You do like a long story, don’t you. Let’s see. There was a young Frenchman standing next to me, in a terrible state of despair. He began talking to me as if he’s known me all his life. I didn’t understand a word he was saying, but he didn’t seem to take any notice. I thought I’d lose him in the crowd, but he followed me right out of the museum. He told me a very long and involved story, often punctuating the words with his fists. Occasionally he would sink into a sadness the like of which I’d never seen. And then he would start raving again. The further we walked, the more distressed he became- the more enraged. By the time we reached the Pont Neuf he was sobbing uncontrollably. It seemed very clear that he wanted me to say something. We hadn’t walked halfway across, when he started to climb over the side of the bridge. I didn’t know what to say. So I blurted out the only thing in French that I’d ever learned. “La pamplemousse est sur la table.” I don’t even know what it means. But he responded very positively. He thought about it for a moment, and then smiled. After that his mood was changed considerably. In fact, he was delighted. Whatever it was I said, it seemed to be something for him to hang his hat on. And he walked away a new man. Determined, it seemed, to live by this philosophy the rest of his life.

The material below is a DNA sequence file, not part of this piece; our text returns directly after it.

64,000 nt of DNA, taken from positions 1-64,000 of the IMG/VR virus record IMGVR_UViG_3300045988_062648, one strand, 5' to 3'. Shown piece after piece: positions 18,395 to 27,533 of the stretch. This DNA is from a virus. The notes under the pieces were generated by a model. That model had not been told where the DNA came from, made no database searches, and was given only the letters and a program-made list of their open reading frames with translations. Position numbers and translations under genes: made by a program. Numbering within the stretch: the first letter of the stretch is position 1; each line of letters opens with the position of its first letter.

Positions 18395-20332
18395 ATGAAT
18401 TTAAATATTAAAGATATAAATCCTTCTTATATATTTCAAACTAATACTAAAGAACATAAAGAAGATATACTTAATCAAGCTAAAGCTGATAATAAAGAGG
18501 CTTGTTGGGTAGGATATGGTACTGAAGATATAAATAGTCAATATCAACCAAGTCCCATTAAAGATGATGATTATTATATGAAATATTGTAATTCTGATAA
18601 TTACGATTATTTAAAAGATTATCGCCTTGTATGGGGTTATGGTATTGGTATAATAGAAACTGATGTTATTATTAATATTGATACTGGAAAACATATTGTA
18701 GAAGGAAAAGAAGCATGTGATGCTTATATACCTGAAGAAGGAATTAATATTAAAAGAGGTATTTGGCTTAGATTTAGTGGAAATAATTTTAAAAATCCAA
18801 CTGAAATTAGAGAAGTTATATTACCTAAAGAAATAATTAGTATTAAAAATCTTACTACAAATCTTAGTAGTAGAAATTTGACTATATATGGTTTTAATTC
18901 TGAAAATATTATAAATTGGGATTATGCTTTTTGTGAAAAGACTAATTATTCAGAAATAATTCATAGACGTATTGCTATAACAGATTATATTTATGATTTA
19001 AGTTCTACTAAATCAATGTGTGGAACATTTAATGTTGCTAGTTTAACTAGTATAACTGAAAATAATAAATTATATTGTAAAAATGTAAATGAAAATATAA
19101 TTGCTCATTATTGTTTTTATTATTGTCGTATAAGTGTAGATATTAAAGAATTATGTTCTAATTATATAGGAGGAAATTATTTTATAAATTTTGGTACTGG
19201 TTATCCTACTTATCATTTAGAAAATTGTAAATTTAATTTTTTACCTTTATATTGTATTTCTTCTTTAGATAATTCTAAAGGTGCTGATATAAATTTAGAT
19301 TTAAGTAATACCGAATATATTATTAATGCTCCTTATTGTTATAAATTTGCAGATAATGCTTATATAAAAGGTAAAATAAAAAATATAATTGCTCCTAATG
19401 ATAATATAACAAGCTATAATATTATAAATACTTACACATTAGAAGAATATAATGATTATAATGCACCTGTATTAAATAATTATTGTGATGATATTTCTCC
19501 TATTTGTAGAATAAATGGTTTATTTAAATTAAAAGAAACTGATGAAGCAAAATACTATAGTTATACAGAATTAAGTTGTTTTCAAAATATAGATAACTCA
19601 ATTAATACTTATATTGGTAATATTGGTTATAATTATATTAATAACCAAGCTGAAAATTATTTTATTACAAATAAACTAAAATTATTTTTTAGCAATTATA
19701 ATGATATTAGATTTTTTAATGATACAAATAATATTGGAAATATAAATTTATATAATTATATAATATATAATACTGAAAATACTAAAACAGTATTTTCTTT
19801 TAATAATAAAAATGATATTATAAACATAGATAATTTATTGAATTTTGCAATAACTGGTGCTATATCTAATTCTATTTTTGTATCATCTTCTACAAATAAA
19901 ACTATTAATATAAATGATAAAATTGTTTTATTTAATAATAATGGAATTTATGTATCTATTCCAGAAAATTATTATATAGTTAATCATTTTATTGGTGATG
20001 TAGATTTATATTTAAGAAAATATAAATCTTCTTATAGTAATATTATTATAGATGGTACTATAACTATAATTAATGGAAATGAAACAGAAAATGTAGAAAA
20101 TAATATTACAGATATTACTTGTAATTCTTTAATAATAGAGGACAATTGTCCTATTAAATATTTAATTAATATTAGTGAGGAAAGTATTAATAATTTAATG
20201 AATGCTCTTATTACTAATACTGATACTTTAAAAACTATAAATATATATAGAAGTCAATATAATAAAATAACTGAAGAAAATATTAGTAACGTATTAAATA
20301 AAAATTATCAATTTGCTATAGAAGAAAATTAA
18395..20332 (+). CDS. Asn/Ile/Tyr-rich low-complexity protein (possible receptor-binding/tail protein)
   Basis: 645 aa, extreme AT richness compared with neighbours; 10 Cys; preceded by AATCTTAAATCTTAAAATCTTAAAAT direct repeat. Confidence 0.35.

LES BELLES SOEURS by Michel Tremblay
ANGELINE: It’s easy to judge people. It’s easy to judge them, but you have to look at both sides of the coin. The people I’ve met in that club are my best friends. No one has ever treated me so well… Not even Rhéauna. I have fun with those people. I can laugh with them. I was brought up by nuns in the parish halls who did the best they could, poor souls, but knew nothing. I was fifty-five years old when I learned to laugh. And it was only by chance. Because Pierette took me to her club one night. Oh, I didn’t want to go. She had to drag me there. But, you know, the minute I got in the door, I knew what it was to go through life without having any fun. I suppose clubs aren’t for everyone, but me, I like them. And of course, it’s not true that I only have a Coke. Of course, I drink liquor! I don’t have much, but still, it makes me happy. I don’t do anyone any harm and I buy myself two hours of pleasure every week. But this was bound to happen someday. I knew I’d get caught sooner or later. I knew it. What am I going to do now? Dear God, what am I going to do? Pause. I always said that if I got caught I’d stop going… But I don’t know if I can… And Rhéauna will never go along with that. Pause. Ah, well, I suppose Rhéauna is worth more than Pierrette. She gives a long sigh. I guess the party’s over….
LES BELLES SOEURS by Michel Tremblay